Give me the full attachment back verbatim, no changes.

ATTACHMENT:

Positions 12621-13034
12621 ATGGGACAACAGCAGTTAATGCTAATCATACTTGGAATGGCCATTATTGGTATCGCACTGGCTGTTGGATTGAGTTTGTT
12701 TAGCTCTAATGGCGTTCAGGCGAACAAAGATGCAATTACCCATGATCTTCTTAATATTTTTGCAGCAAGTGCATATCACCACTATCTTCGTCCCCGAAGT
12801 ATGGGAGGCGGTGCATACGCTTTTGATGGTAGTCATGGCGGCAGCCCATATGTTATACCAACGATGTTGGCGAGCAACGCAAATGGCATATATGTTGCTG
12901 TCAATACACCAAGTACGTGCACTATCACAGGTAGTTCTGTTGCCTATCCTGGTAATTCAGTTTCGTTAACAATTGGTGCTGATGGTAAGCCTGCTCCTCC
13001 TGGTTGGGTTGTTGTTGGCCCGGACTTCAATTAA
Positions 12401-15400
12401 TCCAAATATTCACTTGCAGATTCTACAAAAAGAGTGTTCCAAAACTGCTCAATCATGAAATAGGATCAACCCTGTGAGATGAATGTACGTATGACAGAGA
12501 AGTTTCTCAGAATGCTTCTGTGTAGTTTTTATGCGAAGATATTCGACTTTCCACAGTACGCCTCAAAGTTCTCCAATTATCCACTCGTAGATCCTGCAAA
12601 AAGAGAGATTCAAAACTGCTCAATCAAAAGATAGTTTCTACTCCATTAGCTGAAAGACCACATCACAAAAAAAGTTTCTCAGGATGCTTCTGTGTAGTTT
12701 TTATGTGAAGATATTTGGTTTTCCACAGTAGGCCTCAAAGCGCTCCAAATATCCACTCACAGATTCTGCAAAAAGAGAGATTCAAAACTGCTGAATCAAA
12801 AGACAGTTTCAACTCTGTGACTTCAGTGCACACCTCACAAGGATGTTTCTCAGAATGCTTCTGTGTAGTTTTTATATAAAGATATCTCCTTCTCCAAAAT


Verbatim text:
Positions 12621-13034
12621 ATGGGACAACAGCAGTTAATGCTAATCATACTTGGAATGGCCATTATTGGTATCGCACTGGCTGTTGGATTGAGTTTGTT
12701 TAGCTCTAATGGCGTTCAGGCGAACAAAGATGCAATTACCCATGATCTTCTTAATATTTTTGCAGCAAGTGCATATCACCACTATCTTCGTCCCCGAAGT
12801 ATGGGAGGCGGTGCATACGCTTTTGATGGTAGTCATGGCGGCAGCCCATATGTTATACCAACGATGTTGGCGAGCAACGCAAATGGCATATATGTTGCTG
12901 TCAATACACCAAGTACGTGCACTATCACAGGTAGTTCTGTTGCCTATCCTGGTAATTCAGTTTCGTTAACAATTGGTGCTGATGGTAAGCCTGCTCCTCC
13001 TGGTTGGGTTGTTGTTGGCCCGGACTTCAATTAA
Positions 12401-15400
12401 TCCAAATATTCACTTGCAGATTCTACAAAAAGAGTGTTCCAAAACTGCTCAATCATGAAATAGGATCAACCCTGTGAGATGAATGTACGTATGACAGAGA
12501 AGTTTCTCAGAATGCTTCTGTGTAGTTTTTATGCGAAGATATTCGACTTTCCACAGTACGCCTCAAAGTTCTCCAATTATCCACTCGTAGATCCTGCAAA
12601 AAGAGAGATTCAAAACTGCTCAATCAAAAGATAGTTTCTACTCCATTAGCTGAAAGACCACATCACAAAAAAAGTTTCTCAGGATGCTTCTGTGTAGTTT
12701 TTATGTGAAGATATTTGGTTTTCCACAGTAGGCCTCAAAGCGCTCCAAATATCCACTCACAGATTCTGCAAAAAGAGAGATTCAAAACTGCTGAATCAAA
12801 AGACAGTTTCAACTCTGTGACTTCAGTGCACACCTCACAAGGATGTTTCTCAGAATGCTTCTGTGTAGTTTTTATATAAAGATATCTCCTTCTCCAAAAT